So The Cool Kids are Saying “White Supremacy” Now

One thing that happens when your blog actually starts getting read is that you get criticized from every possible angle out there in the wide world. So when I wrote a post about white privilege a few months ago, I took all kinds of heat from conservative white folks who told me I was racist for talking about race or for promoting an idea like privilege, and I took (somewhat less) heat from people of color (or white people speaking on behalf of people of color) who told me I was racist because “privilege” as a concept, especially when analogized to the dangers of riding a bike, minimizes the reality of racial injustice. (The thing folks from these various perspectives seem to have in common is that they hate “liberals,” though for very different reasons).

One of my more radical critics slammed me for “feeling I needed to have—or perhaps deserve—an ah-ha moment in which we feel we understand what it’s like for any one person of color.” Why, according to Wallace (who, for the record, is white), am I such a racist jerk for trying to foster some understanding of other people’s experiences? “Because really ‘getting it’…is impossible, and presumptuous to boot.” 

So apparently, on the road to racial justice, not only is empathy a waste of time, it’s literally impossible. Wow. But, its not just my attempt at generating empathy that’s a waste of time, according to Wallace. Thinking and talking about privilege is a waste of time too. Why? Because what we really need to be talking about is white supremacism.


Wallace goes on to talk about how the mass incarceration of black and brown people is an example of the systemic injustice that he calls “white supremacy.” Now, I actually agree with what he has to say about mass incarceration. But what I really don’t agree with is the idea that ‘white supremacy’ is a helpful handle for talking about systemic racial injustice. But I am apparently totally out of style, ’cause it’s the word all the cool kids are using these days.

Another word that’s really popular right now is “triggering.” This is the idea that certain words or phrases or lines of thinking set off an emotional reaction in someone who has experienced trauma in their life. Most of us are familiar with the concept of post-traumatic stress disorder. A trigger is something that consciously or unconsciously connects to a memory of trauma and causes an emotional reaction.

Now, I think it’s totally legit to talk about how victims of racial and other injustice are victims of trauma and therefore if your aim is fruitful dialogue you should avoid potentially triggering words/phrases/etc. (In fact, the last section of the bike analogy was basically saying, “Look, white people, if something you do unintentionally triggers a negative reaction in a person of color, try to have the wisdom and patience to not take it personally and stay in the conversation.”)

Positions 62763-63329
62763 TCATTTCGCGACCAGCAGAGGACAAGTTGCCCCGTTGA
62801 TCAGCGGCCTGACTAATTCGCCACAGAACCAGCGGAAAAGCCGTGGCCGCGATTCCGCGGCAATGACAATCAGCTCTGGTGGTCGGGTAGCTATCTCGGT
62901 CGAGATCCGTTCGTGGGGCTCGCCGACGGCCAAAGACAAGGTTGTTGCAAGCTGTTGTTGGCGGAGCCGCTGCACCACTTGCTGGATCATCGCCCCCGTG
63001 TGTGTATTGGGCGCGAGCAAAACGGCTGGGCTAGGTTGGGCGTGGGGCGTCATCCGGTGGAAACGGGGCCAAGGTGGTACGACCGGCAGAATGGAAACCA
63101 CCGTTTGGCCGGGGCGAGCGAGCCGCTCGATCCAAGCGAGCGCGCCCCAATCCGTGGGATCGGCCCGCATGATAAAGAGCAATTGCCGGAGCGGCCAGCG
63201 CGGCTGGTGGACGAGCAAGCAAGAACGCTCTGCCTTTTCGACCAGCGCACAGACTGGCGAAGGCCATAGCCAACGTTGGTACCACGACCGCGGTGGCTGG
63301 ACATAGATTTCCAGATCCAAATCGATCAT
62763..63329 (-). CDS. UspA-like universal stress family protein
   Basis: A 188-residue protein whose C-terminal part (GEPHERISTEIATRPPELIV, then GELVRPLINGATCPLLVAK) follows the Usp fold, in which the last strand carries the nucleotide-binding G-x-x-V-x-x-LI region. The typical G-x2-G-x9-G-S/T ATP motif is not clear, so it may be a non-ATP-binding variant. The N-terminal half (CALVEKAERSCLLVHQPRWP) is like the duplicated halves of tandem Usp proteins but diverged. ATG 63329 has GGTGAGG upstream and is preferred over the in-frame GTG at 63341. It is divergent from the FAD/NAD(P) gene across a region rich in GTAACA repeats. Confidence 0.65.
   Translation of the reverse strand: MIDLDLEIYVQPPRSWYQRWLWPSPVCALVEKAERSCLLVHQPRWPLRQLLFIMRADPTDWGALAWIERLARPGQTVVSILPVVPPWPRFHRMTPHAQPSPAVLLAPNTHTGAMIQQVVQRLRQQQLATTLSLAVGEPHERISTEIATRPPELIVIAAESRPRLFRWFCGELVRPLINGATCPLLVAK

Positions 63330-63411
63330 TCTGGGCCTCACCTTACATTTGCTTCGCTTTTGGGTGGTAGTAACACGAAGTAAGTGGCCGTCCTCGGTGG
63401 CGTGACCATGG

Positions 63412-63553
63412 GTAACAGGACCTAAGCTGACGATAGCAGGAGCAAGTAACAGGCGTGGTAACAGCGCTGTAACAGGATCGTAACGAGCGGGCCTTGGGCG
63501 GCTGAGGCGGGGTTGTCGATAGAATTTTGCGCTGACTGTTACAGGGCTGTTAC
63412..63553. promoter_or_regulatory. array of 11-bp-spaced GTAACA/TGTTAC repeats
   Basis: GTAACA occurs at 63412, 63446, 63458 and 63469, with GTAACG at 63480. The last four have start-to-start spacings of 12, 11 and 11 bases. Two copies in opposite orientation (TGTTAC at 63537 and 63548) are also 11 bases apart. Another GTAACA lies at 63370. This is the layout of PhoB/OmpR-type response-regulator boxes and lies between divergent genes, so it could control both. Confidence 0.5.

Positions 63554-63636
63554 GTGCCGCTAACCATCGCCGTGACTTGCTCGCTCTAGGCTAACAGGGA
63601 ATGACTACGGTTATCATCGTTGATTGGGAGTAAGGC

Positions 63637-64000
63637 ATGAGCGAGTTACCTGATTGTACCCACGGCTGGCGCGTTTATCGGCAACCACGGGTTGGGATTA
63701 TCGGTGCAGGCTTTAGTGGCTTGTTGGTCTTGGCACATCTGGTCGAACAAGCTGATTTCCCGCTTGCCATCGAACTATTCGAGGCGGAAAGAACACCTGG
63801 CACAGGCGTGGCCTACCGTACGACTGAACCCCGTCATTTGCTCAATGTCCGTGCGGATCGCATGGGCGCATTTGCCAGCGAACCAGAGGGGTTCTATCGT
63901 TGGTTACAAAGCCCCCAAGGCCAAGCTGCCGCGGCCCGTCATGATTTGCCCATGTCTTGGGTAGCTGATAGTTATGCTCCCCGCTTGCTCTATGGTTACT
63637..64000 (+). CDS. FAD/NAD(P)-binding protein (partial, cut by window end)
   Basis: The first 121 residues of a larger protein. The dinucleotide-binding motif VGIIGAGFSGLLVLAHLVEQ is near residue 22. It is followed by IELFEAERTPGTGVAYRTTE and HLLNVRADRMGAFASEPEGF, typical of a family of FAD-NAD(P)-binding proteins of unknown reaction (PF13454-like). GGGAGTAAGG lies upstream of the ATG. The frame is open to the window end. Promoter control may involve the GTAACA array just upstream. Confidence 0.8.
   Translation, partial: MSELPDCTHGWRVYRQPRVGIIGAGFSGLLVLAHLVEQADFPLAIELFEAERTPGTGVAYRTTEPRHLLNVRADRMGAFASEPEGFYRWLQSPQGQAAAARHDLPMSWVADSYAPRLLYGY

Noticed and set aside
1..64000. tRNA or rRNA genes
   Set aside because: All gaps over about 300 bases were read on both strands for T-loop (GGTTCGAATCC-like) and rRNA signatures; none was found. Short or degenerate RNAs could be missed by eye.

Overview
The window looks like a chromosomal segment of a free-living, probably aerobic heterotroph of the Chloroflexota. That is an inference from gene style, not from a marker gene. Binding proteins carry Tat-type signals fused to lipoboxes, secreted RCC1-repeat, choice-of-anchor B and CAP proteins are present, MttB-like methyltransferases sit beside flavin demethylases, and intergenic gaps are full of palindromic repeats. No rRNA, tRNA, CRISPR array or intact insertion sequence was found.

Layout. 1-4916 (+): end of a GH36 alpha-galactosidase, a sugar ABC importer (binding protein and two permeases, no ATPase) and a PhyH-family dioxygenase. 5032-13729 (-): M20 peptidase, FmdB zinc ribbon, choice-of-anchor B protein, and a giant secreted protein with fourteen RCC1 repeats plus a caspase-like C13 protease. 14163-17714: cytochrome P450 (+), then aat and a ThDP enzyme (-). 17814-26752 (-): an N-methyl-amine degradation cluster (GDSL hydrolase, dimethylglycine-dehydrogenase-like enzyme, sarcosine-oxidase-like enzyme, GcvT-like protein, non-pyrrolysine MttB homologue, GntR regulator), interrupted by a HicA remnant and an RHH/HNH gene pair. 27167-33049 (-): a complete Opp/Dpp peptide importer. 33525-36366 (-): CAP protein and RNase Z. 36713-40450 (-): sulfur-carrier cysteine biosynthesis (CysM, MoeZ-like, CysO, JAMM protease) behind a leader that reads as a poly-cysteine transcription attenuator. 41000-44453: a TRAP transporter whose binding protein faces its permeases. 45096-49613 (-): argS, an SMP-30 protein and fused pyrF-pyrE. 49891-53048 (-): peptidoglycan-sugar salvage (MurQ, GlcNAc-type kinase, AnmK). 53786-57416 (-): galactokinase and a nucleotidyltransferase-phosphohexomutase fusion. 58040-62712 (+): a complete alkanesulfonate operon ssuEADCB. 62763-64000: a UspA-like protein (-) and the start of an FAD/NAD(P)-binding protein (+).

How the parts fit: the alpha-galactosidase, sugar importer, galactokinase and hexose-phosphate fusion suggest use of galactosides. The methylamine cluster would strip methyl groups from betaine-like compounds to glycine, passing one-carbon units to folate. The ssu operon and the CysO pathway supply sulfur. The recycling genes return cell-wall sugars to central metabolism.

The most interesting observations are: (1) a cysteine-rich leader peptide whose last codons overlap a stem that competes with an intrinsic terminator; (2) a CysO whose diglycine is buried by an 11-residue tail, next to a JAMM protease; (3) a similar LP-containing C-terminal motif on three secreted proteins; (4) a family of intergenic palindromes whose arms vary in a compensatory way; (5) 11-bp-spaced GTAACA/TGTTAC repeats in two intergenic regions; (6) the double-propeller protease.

But here’s the thing: I cannot think of a more triggering phrase than ‘white supremacy’ if you’re trying to communicate with white people about systemic racism. The face-value definition of white supremacy and the psycho-emotional imagery connected to it are all about the KKK, burning crosses, lynchings, neo-Nazis, explicit racial hatred, etc. The wikipedia definition:

the racist belief, or promotion of the belief, that white people are superior to people of other racial backgrounds and that therefore whites should politically, economically and socially dominate non-whites.

Why on earth, if you’re trying to foster genuine dialogue by communicating to people who don’t believe that “whites should politically, economically and socially dominate non-whites” and you’re trying to help them understand how they might be participating in racial injustices, would you want to lead with “You’re just like the KKK”?!

I understand that people want to highlight that there is a certain historical continuity between the overt racism prior to the Civil Rights movement and the current structural injustices in the US. And I also understand that sometimes provocative language is what’s needed to wake people up and get them to realize something.

But ‘white supremacy’ isn’t used like it’s provocative language by those who use it: selectively and strategically deployed to rattle people’s cages with the hope that it might open their eyes. No. It’s just the jargon everyone’s using. It’s used like insiders’ lingo, one of the shibboleths of the far left that demonstrates that you’re an insider. You don’t use passé or liberal language like ‘racism’ or ‘privilege.’ Nope, you’re really radical ‘cause you say ‘white supremacy’ and you don’t even flinch. Kind of like a bunch of 6th-graders dropping the F-bomb. It’s not really about transgressing some social norm so much as it is about proving you know what’s up.

I guess if your goal is to prove you’re more rad than anyone else, ‘white supremacy’ is probably great language for that. But if your goal is to foster the kind of dialogue that can actually effect change, I can’t think of any language that could more counterproductive.